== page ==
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New Year’s Goal Setting Tips for Young Kids and Families

Another new year is here (already!) and for most people, it’s a great time to get a fresh start. January can symbolize a new chance to get off on the right foot and set the tone for the rest of the year. Setting goals together as a family can be a good opportunity to bond and connect.

And don’t worry, even the little ones can participate in the goal-setting and discussion process. While their resolutions list won’t be nearly as detailed, they likely have some things they’ve been wanting to accomplish as much as you.

Why Should Children Set Goals?

From preschoolers to teens, setting goals is a valuable habit to establish growing up. It gives kids a chance to engage in self-reflection – taking into consideration their interests, passions, and challenges.

Creating goals is the perfect learning opportunity to work toward something and feel the joy of accomplishment. Your child can benefit from the increased self-confidence and self-awareness developed through achieving those goals.

As the parent or main caregiver, you have the chance to guide your kiddo through this process and even do it together.

New Year’s Resolutions for Preschool Kids

Even with as young as preschoolers are, they still comprehend much more than we know. Wherever your kids are developmentally, have a talk about goals and resolutions on a level they will understand. You know your kiddo best.

Talk About What They’ve Accomplished

If you’re stuck wondering where to begin, start by looking at what goals have already been accomplished. For example, have they learned to brush their teeth? Have they learned how to swim independently? There are so many things they’ve accomplished already in their short lives that can be a great conversation starter.

Break down the steps they had to take to learn a skill. If we’re using the learning to swim example, you could talk about how they had to learn to float on their backs, hold their breath, and make big arm circles in the water.

Make New Goals Realistic

Let’s be honest, cleaning the toy room spotless every day is probably not a realistic goal for a 4 year-old. Here are some examples of age-appropriate focuses for the year:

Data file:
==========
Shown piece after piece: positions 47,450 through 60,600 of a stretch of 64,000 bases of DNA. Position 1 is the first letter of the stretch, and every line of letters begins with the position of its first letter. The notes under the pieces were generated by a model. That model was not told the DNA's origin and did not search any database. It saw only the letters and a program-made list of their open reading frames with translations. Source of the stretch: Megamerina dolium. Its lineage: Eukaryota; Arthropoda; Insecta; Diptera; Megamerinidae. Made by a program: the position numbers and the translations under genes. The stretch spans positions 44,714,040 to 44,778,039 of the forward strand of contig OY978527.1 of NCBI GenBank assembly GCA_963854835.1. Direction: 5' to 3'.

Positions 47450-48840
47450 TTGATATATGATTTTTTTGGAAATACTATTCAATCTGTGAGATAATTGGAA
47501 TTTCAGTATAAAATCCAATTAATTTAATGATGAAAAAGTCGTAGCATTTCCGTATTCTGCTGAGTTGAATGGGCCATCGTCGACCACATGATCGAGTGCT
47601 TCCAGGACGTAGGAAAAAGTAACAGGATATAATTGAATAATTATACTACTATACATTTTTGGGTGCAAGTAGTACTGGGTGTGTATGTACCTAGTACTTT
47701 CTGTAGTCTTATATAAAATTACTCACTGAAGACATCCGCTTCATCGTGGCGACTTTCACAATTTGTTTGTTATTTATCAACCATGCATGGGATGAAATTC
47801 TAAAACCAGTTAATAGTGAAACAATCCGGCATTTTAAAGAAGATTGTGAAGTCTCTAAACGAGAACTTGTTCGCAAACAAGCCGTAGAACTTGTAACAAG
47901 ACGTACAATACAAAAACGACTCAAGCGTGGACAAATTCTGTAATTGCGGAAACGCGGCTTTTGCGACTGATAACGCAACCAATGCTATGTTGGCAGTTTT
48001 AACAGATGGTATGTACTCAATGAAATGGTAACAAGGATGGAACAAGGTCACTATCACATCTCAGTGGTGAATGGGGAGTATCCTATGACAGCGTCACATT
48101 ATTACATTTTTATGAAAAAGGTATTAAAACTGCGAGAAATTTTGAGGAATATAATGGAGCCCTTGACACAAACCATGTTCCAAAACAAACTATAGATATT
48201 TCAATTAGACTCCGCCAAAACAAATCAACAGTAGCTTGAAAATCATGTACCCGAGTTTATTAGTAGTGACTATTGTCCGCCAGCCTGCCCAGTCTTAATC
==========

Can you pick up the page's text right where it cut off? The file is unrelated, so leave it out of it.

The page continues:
• I will put my toys away after playing with them (mom or dad will help remind me!)

  • I will try one bite of any new food. It’s okay if I don’t like it.

  • I will learn how to write my name.

  • I will memorize my address and phone number

  • I will work on a skill that’s hard for me

  • I will hold a grown up’s hand when crossing the street

  • I will say affirmations every day before school

It can really be that simple. While we may try to make more strict or specific goals as adults, our preschoolers aren’t developmentally ready to do that kind of goal setting. As the adult, your guidance and reminders can help them be successful.

Create a Fun Way to Track Progress

Who doesn’t love a colorful sticker or magnet chart? Let your child pick out their own chart or calendar to help them visualize their progress. Each time they work on their resolution, they can place a sticker on the chart. If you’re up for it (but it’s not necessary), add in small rewards to reinforce their efforts. This doesn’t have to be anything crazy, but can serve as a little motivational tool.

It will be fun at the end of the year to look at all the hard work they’ve put in.

Make Goals Together

As you help your little one decide what resolutions they want to work on for the new year, you can also share with them some of your own goals. For example, if you made a goal to go on a walk five times per week, they might want to join you.

It can be a wonderful chance to bond and support your child as they attempt things that might be new or challenging!

Have an Incredible 2023!

We hope you have a beautiful year with successful goals. Remember – nobody is perfect, so cut yourself some slack if you need to refocus. Just take one step at a time. Happy New Year!


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